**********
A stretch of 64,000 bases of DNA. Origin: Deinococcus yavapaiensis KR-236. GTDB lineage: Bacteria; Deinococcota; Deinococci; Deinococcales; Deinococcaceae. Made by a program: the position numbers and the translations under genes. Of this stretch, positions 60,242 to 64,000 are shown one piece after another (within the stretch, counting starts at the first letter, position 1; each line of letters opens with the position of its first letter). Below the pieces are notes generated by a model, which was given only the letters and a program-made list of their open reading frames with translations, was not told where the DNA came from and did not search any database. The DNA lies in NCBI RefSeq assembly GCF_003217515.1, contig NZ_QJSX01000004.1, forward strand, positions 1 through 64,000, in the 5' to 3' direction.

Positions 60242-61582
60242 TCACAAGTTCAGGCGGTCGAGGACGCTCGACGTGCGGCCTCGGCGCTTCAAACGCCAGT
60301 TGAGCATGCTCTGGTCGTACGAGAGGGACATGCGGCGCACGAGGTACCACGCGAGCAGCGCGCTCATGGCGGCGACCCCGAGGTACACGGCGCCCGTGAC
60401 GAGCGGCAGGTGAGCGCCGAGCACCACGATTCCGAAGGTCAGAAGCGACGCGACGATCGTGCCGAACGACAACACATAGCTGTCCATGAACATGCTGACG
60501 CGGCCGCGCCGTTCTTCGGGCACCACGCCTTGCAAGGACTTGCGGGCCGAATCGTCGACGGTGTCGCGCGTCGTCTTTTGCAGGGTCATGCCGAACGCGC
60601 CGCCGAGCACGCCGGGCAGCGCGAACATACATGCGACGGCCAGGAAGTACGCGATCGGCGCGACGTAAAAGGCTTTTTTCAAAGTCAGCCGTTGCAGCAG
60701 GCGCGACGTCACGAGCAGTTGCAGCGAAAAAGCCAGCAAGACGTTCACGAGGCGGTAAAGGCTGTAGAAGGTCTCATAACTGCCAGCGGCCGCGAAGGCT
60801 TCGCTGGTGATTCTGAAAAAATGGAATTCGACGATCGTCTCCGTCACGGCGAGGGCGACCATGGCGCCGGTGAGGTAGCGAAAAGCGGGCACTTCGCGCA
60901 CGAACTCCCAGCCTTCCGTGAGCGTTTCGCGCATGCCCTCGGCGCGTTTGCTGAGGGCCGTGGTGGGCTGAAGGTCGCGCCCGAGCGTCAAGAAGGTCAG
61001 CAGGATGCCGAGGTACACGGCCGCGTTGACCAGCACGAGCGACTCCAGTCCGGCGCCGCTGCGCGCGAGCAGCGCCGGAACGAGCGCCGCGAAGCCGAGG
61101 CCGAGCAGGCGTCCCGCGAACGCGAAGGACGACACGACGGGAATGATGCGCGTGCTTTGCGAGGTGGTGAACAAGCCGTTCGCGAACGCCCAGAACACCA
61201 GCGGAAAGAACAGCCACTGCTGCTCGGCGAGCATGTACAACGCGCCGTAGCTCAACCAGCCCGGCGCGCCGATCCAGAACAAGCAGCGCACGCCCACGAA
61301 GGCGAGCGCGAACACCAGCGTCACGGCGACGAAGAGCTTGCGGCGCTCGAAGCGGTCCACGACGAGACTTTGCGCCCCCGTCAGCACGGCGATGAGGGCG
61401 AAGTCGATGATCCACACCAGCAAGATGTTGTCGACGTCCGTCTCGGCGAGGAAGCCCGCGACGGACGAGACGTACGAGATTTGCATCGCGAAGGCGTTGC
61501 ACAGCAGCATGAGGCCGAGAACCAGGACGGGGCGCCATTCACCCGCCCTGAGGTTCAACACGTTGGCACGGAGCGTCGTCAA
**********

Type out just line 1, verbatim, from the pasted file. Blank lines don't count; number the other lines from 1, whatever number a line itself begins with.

A stretch of 64,000 bases of DNA. Origin: Deinococcus yavapaiensis KR-236. GTDB lineage: Bacteria; Deinococcota; Deinococci; Deinococcales; Deinococcaceae. Made by a program: the position numbers and the translations under genes. Of this stretch, positions 60,242 to 64,000 are shown one piece after another (within the stretch, counting starts at the first letter, position 1; each line of letters opens with the position of its first letter). Below the pieces are notes generated by a model, which was given only the letters and a program-made list of their open reading frames with translations, was not told where the DNA came from and did not search any database. The DNA lies in NCBI RefSeq assembly GCF_003217515.1, contig NZ_QJSX01000004.1, forward strand, positions 1 through 64,000, in the 5' to 3' direction.